FIG. 5B is a continuous color pattern that varies from end to end. As an example, the strip contains a color pattern which changes from all blue on one end to all green to all red at the other end. It really consists of a dot pattern of blue and red dots (more blue on one end than another) against a black background. An arrangement of red and blue LEDs are used and are multiplexed by the microcomputer 29. When looking at a particular end of the strip, say the blue end, the sensor receives light alternately from both the blue or red LED. When the blue LED is on, it receives a high output because the strip at that point is blue. When the red LED is on, it receives a low output. The amplifier looks at the ratio of the two signals and decides that it is looking at the blue end of the strip. The sensor has a filter over it to ensure uniform sensitivity to both colors. As a result of this arrangement, the sensor detects what part of the strip is being sensed. An analog to digital converter produces a digital signal out indicating to the machine the exact guide setting. A similar arrangement is used for transmissive color detection.
FIG. 5E is a tapered transparent scale surrounded by opaque black. The wide end of the transparent section is the same width as the sensor. As the sensor moves toward the narrow end, progressively less light is transmitted from the emitter to the sensor, giving a continuously variable signal proportional to the position of the sensor and paper guide, just as with the greyscale shown in FIG. 5A. Since no actual grey is required, only black and transparent (or black and white in the case of the reflective mode described earlier), the scale shown in FIG. 5E may be less expensive than that of 5A. It should also be noted that if the transparent region is cut out completely (a tapered slot in an opaque material), then the signal will not be degraded by the dirt which could accumulate on a transparent or reflective material.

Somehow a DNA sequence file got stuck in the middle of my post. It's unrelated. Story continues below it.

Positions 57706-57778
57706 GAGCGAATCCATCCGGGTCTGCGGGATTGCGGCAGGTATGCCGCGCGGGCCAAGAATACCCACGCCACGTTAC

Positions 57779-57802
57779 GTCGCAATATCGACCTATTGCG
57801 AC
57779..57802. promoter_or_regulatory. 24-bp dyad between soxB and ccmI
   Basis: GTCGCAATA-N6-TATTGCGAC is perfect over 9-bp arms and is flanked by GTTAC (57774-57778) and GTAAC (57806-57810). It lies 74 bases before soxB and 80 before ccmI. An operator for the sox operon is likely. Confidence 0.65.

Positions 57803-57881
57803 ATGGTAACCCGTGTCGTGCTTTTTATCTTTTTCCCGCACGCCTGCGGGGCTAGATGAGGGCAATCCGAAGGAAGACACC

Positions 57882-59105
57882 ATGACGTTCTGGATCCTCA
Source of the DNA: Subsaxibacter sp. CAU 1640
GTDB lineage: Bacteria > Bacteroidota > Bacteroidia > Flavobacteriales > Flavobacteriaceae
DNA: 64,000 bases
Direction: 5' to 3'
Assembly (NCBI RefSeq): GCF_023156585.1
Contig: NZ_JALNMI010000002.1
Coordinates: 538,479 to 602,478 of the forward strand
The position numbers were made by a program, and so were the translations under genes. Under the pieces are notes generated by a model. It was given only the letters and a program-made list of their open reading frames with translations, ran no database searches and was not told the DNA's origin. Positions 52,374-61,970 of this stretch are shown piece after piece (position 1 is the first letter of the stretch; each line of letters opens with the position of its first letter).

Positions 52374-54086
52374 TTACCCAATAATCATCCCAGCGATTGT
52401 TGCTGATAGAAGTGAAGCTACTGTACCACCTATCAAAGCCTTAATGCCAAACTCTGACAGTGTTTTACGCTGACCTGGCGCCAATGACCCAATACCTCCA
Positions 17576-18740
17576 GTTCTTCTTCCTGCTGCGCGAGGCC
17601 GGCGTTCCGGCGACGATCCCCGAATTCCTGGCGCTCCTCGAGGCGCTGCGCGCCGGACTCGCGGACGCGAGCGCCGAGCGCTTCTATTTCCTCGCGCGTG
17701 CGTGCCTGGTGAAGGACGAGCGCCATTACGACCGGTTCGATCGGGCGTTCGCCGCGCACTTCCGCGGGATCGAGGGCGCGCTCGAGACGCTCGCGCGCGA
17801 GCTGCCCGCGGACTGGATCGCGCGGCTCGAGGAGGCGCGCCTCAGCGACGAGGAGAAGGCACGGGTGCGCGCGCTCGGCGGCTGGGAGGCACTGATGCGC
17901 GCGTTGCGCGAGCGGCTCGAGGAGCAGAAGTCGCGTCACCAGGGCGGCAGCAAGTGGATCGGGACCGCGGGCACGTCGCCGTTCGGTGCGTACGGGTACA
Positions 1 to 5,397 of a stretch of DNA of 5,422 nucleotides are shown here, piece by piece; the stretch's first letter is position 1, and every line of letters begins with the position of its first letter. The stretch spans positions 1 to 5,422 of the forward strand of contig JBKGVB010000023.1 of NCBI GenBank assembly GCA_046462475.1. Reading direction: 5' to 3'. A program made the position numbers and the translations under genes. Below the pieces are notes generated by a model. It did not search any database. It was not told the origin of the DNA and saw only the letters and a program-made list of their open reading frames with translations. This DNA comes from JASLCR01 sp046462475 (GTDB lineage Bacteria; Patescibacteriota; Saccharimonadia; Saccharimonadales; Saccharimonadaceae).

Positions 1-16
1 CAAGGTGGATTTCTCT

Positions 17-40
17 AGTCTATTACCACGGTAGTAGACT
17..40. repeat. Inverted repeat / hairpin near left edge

FIGS. 5C, 5D and 5E (note that the scale of FIG. 5E can be used with either a digital or continuous sensor) are scales adapted for using binary digital rather than continuously variable analog sensors.
In FIG. 5C, a small scanner or a close spaced linear array of many binary sensors (which is commercially available as a single silicon chip) scans a portion of the scale through a fixed sized window. As an example, the window can be 10 units wide. The pattern is designed to that any 10 unit signal section of the pattern uniquely identifies that position along the pattern. Accordingly, based on the pulse signal generated by the scanner, or the pattern of signals from the array of multiple sensors, the position of the sheet guide is known. The use of this type of sensor has the advantage that it is relatively insensitive to dirt contaminations in that as long as the black and white portions of the pattern can be distinguished, the sensor will function correctly. Again, this sensor may be either a reflective or transmissive sensor.